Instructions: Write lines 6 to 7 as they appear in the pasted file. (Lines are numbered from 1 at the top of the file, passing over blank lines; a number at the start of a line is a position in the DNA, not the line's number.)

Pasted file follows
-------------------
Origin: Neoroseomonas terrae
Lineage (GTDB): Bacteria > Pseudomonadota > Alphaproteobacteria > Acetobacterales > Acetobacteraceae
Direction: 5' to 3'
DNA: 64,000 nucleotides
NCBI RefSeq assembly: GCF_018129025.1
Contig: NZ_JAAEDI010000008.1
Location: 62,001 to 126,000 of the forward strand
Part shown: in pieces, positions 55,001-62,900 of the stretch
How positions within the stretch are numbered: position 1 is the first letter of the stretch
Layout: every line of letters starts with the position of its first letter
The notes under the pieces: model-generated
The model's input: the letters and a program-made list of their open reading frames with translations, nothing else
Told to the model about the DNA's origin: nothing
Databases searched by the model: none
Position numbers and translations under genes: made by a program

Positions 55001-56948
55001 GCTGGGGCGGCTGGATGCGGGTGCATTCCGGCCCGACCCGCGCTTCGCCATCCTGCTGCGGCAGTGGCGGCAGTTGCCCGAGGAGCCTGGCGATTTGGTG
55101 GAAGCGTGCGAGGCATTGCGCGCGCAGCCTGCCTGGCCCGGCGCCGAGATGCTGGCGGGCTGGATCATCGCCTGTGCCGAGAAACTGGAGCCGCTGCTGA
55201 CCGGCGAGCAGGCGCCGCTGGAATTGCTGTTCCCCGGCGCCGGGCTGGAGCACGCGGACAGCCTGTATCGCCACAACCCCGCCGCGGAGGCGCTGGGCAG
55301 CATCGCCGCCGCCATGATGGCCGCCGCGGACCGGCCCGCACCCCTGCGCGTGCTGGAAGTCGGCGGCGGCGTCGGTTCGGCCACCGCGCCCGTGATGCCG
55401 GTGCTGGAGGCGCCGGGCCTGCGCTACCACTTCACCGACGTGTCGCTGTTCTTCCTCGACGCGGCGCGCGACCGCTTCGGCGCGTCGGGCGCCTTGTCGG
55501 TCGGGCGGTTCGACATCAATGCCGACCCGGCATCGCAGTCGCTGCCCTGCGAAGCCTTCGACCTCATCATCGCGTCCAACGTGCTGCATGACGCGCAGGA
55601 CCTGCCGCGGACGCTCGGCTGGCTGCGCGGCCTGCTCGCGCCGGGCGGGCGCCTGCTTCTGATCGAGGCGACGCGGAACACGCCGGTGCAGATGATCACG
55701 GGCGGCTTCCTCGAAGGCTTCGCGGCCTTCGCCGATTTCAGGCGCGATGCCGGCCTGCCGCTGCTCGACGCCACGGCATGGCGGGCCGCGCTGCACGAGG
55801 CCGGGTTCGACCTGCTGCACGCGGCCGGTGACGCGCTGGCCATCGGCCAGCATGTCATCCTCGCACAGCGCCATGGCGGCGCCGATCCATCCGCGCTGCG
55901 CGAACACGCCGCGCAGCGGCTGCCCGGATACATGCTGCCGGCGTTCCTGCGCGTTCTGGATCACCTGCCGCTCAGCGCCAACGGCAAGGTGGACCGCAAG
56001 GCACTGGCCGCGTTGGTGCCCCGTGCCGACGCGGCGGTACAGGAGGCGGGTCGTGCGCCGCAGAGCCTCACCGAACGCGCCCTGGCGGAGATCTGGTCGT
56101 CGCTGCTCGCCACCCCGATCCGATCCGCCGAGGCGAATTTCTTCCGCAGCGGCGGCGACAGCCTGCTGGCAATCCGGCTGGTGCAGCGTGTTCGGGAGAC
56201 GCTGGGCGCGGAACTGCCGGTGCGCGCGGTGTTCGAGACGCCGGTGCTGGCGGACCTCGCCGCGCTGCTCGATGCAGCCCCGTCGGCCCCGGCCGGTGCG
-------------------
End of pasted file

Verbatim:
Contig: NZ_JAAEDI010000008.1
Location: 62,001 to 126,000 of the forward strand